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Mussurana or musurana (Portuguese: muçurana) is a common name which is used for several species of New World snakes, especially species in the genus Clelia. Clelia is a genus of large snakes in the family Colubridae. The genus is endemic to Central America and South America, and species of Clelia are found from southern Mexico to Brazil. They specialize in ophiophagy, i.e., they attack and eat other snakes. Currently seven species are recognized as being valid. They have other popular names in various countries, such as zopilota in Central America and cribo on some Caribbean islands (though they are not related to Drymarchon).
- Clelia clelia (Daudin, 1803) – mussurana
- Clelia equatoriana (Amaral, 1924) – equatorial mussarana
- Clelia errabunda Underwood, 1993 – Underwood's mussurana (extinct)
- Clelia hussami Morato, Franco & Sanches, 2003
- Clelia langeri Reichle & Embert, 2005
- Clelia plumbea (Wied, 1820)
- Clelia scytalina (Cope, 1867) – Mexican snake eater
Mussuranas have an average total length (including tail) of about 1.5 m (4.9 ft), but may grow up to about 2.5 m (8.2 ft). When young, the dorsal color is light pink, which becomes lead-blue when adult. The ventral color is whitish yellow. They have 10 to 15 teeth at the front of the upper jaw, which are followed, after a space, by two enlarged grooved teeth at the back of the mouth (opisthoglyphous teeth) which they use to grasp the head of the attacked snake and push it into the gullet. Then they coil around the prey, killing it by constriction (this is the reason these species are called pseudoboas). Ingestion of the whole body follows. The long body of the ingested snake is compressed as a wave in order to fit into the mussuranas' gastrointestinal system.
Mussaranas are oviparous.
Although mussuranas are rear-fanged and produce a mild venom, these snakes pose no danger to humans. Even when handled they usually do not bite. Very few [Envenomations]poisonings have been reported and they were not fatal.  Mussuranas are immune to the venom of the snakes they feed upon, particularly the smaller Central and South American pit vipers of the genus Bothrops. They are not immune to the venom of the coral snake, though. In the absence of other snakes, mussuranas can feed also on small mammals. It has been reported that at least some captive specimens will accept only live snakes as prey.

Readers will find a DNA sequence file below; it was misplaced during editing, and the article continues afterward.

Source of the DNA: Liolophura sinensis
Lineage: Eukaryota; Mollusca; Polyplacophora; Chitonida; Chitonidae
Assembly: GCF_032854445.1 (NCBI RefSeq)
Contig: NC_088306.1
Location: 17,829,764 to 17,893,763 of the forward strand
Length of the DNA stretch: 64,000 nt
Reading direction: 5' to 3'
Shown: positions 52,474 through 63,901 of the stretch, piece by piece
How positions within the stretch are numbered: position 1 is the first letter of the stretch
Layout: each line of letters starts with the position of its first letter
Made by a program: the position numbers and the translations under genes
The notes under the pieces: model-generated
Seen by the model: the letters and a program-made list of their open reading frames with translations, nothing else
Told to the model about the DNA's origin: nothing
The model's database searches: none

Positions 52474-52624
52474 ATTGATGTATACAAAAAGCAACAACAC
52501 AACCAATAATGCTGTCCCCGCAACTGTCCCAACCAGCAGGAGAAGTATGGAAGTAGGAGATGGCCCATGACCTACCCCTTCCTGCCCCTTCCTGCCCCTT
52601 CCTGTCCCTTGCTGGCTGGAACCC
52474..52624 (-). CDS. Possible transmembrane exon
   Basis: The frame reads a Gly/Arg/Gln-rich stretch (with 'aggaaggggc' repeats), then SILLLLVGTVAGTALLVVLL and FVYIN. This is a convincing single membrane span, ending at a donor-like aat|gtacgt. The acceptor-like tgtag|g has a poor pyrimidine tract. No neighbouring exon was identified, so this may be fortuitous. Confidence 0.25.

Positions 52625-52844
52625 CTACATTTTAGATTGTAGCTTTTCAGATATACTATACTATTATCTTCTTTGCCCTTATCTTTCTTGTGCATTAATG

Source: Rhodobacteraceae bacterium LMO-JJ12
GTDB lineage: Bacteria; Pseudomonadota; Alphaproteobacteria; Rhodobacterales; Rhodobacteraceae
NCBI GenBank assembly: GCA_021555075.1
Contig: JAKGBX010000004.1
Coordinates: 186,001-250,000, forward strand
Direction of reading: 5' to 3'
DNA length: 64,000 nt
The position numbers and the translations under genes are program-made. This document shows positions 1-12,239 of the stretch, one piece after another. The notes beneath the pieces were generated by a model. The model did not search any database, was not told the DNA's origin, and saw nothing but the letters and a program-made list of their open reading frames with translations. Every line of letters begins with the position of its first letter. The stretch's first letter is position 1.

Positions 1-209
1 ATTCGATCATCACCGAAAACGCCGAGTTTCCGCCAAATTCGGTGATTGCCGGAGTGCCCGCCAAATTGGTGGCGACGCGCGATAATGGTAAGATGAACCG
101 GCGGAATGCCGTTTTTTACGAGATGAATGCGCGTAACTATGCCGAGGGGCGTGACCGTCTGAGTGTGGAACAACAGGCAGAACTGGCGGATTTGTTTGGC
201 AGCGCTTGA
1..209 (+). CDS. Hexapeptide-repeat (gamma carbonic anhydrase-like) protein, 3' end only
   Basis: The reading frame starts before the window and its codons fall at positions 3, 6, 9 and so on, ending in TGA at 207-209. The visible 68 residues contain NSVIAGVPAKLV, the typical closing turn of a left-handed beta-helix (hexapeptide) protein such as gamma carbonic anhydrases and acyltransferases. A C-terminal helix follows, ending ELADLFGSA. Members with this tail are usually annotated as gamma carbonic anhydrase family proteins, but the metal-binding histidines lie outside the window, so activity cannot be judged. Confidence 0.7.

Habitat and behavior
The preferred habitat of mussuranas is dense ground-level vegetation. They are diurnal.
In some regions, farmers keep mussuranas as pets in order to keep their living environment clear of pit vipers, which claim annually a large number of deaths of domestic animals, like cattle. In the 1930s a Brazilian plan to breed and release large numbers of mussuranas for the control of pit vipers was tried but didn't work. The Butantan Institute in São Paulo, which specializes in the production of antivenins, erected a statue of Clelia clelia as its symbol and a tribute to its usefulness in combating venomous snake bites. Mussuranas' immunity to bothropic venom was studied by the Brazilian scientist Vital Brazil in the 1920s. Mussuranas are increasingly rare due to the disappearance of their prey and have disappeared in many habitats.
- "Clelia ". Integrated Taxonomic Information System. Retrieved 22 April 2012.
- "Clelia ". The Reptile Database. www.reptile-database.org.
- Beolens, Bo; Watkins, Michael; Grayson, Michael (2011). The Eponym Dictionary of Reptiles. Baltimore: Johns Hopkins University Press. xiii + 296 pp. ISBN 978-1-4214-0135-5. (Clelia hussami, p. 127; C. langeri, p. 150).
- Ditmars RL (1936). The Reptiles of North America. New York: Doubleday and Co. 476 pp., 135 plates. (Notes: Trimorphodon, Leptodeira capable of poisonous bites; mentions boomslang, possibly mussurana, dangerous.)
- Fitzinger LI (1826). Neue Classification der Reptilien nach ihren natürlichen Verwandtschaften. Nebst einer Verwandtschafts-tafel und einem Verzeichnisse der Reptilien-Sammlung des K. K. zoologischen Museum's zu Wien. Vienna: J.G. Heubner. five unnumbered + 67 pp. + one plate. (Clelia, new genus, p. 55). (in German and Latin).
- Roosevelt, Theodore (1914). Through the Brazilian Wilderness. New York: Charles Scribner’s Sons. 410 pp. (Notes: Throughout the book, the snake is commonly referred to as the "mussurama [sic]").
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